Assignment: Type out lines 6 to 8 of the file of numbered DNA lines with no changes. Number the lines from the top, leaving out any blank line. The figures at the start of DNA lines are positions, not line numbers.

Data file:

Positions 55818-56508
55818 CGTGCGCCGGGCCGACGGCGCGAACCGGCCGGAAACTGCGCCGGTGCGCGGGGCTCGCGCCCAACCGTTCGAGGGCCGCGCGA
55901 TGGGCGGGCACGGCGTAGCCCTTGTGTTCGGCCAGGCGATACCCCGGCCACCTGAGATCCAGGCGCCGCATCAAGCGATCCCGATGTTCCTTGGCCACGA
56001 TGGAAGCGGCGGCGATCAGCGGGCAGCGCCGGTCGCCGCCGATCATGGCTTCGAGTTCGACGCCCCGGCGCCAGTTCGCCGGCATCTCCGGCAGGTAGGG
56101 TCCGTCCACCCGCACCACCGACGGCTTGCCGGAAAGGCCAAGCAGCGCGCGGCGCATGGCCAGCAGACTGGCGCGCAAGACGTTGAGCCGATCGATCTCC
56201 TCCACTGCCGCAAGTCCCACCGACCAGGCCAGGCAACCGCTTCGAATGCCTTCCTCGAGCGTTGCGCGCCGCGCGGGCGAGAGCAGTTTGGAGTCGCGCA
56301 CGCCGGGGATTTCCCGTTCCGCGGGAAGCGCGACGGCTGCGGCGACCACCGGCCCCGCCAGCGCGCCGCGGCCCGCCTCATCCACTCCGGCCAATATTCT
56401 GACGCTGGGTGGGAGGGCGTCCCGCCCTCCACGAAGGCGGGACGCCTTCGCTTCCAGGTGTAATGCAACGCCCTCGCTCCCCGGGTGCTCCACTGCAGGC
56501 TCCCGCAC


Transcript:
56201 TCCACTGCCGCAAGTCCCACCGACCAGGCCAGGCAACCGCTTCGAATGCCTTCCTCGAGCGTTGCGCGCCGCGCGGGCGAGAGCAGTTTGGAGTCGCGCA
56301 CGCCGGGGATTTCCCGTTCCGCGGGAAGCGCGACGGCTGCGGCGACCACCGGCCCCGCCAGCGCGCCGCGGCCCGCCTCATCCACTCCGGCCAATATTCT
56401 GACGCTGGGTGGGAGGGCGTCCCGCCCTCCACGAAGGCGGGACGCCTTCGCTTCCAGGTGTAATGCAACGCCCTCGCTCCCCGGGTGCTCCACTGCAGGC